I'm taking Center OFF my Seahawks draft board
Seaside Joe 1124: Why Seattle won't be selecting a center before Day 3
In 2015, I was running a live Seahawks NFL Draft show with a Field Gulls writer by the name of Zach Whitman. It was late in the sixth round, and we were just talking about the prospects who Seattle could potentially pick with their upcoming compensatory selections at 209 and 214. In those days, I would livestream for literally 12 straight hours during the latter rounds of the draft and by pick 200, everyone starts to feel a little wonky.
It would be great to know where those videos are now, so I could re-listen to our reaction to pick 200… the Detroit Lions selected safety Quandre Diggs out of Texas.
Four picks later, the Baltimore Ravens selected “wide receiver” Darren Waller out of Georgia Tech.
At 209, Seattle made their first of two sixth round comp picks, taking defensive end Obum Gwacham out of Oregon State. Zach had created a website called Three Sigma Athlete, measuring athletic performance based on the SPARQ metric and testing results from combines and pro days. Gwacham was a terrific athlete, posting the sixth-fastest 40-yard dash among defensive ends (at 6’5, 246) and all five edge rushers ahead of him went in the first three rounds.
But if Gwacham is a terrific athlete, then the Seahawks’ next pick literally broke the mold of the “Three Sigma Athlete” and figuratively broke Zach Whitman’s brain when he was selected.
One of my all-time favorite draft memories, five picks after Gwacham, the Seahawks picked an unheralded defensive tackle out of the University of Buffalo and the first Albanian-born player in NFL history: Kristjan Sokoli.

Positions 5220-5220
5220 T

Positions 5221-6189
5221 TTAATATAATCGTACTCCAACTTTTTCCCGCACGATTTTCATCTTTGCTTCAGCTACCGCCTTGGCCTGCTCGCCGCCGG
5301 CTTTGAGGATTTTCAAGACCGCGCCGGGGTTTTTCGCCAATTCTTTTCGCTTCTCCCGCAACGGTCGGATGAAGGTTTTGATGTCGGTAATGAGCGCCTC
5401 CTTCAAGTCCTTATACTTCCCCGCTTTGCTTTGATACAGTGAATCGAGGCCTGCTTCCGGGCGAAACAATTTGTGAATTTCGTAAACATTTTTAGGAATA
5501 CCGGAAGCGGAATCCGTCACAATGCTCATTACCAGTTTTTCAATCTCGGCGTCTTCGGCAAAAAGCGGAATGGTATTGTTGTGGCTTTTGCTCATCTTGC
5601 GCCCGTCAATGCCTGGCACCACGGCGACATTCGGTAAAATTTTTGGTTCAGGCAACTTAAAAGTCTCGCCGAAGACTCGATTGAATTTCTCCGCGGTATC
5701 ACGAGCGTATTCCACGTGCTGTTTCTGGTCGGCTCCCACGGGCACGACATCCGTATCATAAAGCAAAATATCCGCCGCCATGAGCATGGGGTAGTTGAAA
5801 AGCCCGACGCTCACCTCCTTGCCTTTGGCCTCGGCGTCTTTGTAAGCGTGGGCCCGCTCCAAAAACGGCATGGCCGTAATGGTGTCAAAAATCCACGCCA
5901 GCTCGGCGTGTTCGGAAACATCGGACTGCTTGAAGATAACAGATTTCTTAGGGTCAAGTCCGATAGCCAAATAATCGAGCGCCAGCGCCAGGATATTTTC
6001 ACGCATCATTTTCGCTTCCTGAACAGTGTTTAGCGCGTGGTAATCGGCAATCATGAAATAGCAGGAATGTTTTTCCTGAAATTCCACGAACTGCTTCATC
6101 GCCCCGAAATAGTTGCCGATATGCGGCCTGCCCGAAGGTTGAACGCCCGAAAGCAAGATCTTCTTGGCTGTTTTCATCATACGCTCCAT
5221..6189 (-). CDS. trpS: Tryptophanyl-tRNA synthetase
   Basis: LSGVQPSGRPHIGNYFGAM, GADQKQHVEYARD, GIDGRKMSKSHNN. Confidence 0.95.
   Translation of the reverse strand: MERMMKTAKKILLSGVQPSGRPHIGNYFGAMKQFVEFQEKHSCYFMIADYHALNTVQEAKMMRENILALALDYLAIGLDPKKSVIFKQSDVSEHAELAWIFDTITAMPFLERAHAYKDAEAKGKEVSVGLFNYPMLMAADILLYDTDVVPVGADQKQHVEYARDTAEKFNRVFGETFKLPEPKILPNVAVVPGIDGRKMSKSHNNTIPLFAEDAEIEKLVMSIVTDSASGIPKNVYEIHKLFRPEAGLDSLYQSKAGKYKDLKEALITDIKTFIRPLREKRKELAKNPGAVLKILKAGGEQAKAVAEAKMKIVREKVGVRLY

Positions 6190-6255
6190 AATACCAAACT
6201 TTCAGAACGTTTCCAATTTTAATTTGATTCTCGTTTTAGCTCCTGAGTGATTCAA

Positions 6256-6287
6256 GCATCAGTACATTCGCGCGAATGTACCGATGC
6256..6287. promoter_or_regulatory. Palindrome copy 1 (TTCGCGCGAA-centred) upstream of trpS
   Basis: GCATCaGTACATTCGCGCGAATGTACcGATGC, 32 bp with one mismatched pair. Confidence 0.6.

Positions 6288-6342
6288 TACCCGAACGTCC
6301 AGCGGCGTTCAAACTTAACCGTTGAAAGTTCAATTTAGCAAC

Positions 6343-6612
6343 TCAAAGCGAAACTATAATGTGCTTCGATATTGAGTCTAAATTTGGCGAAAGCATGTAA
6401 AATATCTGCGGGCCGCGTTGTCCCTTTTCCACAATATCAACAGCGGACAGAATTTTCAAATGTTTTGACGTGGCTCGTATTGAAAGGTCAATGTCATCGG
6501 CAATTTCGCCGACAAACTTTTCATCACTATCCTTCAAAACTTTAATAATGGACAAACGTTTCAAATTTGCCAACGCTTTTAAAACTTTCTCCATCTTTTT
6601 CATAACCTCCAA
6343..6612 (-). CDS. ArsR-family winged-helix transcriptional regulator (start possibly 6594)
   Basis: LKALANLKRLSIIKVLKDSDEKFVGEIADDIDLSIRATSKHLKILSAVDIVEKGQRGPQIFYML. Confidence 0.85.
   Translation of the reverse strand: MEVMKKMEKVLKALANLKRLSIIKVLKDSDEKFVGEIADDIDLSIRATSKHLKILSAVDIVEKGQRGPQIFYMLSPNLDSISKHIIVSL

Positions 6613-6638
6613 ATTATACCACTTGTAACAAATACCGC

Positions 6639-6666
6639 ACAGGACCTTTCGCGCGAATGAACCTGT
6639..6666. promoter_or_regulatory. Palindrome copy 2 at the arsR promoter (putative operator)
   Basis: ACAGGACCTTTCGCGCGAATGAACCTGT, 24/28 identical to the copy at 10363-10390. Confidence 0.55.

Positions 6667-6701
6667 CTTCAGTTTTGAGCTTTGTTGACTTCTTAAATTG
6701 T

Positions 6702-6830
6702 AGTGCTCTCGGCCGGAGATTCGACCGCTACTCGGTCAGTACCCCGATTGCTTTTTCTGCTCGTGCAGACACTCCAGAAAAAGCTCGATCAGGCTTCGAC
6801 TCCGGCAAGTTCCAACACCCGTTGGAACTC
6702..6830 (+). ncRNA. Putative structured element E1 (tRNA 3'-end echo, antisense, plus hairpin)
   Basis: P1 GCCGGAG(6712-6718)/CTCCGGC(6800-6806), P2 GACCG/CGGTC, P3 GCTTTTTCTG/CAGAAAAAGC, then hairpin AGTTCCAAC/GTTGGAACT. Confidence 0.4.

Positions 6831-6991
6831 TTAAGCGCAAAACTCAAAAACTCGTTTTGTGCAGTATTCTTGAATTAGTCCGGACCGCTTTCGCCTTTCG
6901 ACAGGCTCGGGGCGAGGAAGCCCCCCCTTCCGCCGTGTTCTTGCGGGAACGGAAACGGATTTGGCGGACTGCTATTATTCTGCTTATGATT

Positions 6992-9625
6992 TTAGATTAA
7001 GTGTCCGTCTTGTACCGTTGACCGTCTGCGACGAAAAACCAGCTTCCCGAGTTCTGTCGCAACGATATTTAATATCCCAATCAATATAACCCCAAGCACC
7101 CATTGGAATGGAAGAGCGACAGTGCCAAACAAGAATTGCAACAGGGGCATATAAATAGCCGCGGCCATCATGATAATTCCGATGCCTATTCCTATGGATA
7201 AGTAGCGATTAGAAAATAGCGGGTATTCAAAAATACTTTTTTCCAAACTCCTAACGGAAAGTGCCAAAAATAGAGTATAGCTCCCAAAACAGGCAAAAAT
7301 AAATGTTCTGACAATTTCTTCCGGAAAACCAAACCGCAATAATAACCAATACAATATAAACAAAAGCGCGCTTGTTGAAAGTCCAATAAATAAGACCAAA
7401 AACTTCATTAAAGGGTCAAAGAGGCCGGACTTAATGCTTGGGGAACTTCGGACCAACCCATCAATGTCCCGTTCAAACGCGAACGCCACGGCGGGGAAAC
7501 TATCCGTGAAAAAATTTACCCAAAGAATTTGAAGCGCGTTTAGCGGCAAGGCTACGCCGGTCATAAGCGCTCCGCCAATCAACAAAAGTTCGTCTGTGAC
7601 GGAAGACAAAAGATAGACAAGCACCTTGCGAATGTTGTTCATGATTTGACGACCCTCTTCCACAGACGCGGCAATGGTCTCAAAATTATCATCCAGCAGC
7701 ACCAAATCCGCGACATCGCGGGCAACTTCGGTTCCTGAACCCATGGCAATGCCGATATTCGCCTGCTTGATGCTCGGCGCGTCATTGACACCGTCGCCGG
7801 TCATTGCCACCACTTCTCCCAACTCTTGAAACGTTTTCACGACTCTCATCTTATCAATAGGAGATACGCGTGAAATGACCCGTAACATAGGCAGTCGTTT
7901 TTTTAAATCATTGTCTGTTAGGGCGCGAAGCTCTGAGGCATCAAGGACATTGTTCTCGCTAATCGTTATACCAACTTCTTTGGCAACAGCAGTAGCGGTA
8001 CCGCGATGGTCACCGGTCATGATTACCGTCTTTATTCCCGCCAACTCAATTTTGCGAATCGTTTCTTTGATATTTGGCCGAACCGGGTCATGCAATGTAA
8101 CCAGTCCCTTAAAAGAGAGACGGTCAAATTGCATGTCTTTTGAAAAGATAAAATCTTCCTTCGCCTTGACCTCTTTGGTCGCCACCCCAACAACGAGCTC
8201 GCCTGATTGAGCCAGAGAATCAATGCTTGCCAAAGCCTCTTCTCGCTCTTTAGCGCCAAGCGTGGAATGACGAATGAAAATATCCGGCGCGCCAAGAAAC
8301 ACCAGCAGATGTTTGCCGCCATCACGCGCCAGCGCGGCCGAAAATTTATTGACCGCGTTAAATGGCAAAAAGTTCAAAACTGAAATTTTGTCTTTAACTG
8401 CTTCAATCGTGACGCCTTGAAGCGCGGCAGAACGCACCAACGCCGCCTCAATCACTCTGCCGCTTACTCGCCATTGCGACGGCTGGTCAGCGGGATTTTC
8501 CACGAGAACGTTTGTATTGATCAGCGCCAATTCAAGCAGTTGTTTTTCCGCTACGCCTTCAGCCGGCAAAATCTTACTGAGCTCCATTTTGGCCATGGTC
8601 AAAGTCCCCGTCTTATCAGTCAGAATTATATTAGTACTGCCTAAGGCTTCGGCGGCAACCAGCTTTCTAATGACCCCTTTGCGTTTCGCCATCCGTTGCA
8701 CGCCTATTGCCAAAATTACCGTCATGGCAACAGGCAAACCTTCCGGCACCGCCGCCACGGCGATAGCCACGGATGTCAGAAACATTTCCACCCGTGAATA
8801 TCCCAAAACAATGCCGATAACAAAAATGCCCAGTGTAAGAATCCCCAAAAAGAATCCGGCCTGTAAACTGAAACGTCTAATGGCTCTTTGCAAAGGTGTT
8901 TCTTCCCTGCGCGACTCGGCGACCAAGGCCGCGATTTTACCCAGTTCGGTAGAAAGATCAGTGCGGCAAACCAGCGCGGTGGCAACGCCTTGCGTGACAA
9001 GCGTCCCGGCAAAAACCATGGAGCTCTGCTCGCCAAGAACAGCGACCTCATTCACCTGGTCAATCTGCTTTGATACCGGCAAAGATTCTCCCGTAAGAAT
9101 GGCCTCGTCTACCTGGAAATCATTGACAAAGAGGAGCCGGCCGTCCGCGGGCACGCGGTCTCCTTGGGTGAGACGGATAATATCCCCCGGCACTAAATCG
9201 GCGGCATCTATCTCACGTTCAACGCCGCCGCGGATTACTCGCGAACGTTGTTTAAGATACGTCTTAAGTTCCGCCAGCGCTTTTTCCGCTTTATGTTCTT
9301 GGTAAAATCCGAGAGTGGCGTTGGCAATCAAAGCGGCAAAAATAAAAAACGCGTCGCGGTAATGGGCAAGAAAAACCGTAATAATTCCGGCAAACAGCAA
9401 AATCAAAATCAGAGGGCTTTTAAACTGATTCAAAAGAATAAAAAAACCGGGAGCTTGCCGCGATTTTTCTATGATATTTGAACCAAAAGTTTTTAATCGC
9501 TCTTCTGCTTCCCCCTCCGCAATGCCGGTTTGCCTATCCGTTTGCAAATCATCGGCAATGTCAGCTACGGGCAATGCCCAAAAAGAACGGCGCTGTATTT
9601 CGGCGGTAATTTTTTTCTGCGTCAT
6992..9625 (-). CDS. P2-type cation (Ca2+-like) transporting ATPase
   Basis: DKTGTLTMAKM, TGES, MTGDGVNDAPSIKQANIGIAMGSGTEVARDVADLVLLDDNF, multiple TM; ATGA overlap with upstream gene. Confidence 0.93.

Despite his lack of “herald” in the draft, Whitman went full scream mode for like :30 straight seconds and I wasn’t even comprehending why until he caught his breath again. Whitman said that Sokoli, if the team moved him to center, would become his first ever “Four Sigma Athlete.”
The “perfect” athlete.
I’ve no idea what happened to Zach. Not sure where he is. I do know what happened to Sokoli.
Seattle coaches did move Kristjan Sokoli from defensive tackle and immediately began working on the difficult assignment of turning him into an NFL center despite the fact that he hadn’t snapped a ball until he was 23. The upside to drafting Sokoli was that he was a perfect 10 on the Relative Athletic Score:
At 6’5, 290 lbs, and with 32” arms, Sokoli’s 4.86 in the 40-yard dash at his pro day would be the fourth-fastest ever at the combine for an offensive lineman, behind only Aviante Collins, Chris Chester, and Richie Incognito. He was faster than the 4.89 run by Jason Kelce, and Kelce weighed 10 lbs less than Sokoli when he ran the 40.
His 38” vertical is higher than any offensive lineman in combine history, to this day.
His 31 reps on the bench matches the figure put up by Steve Hutchinson in 2001.
His 119” broad was tied for the furthest ever, until Cole Strange hit 120” this year.
His 4.36 short shuttle tied center Nick Mangold for 11th-best ever.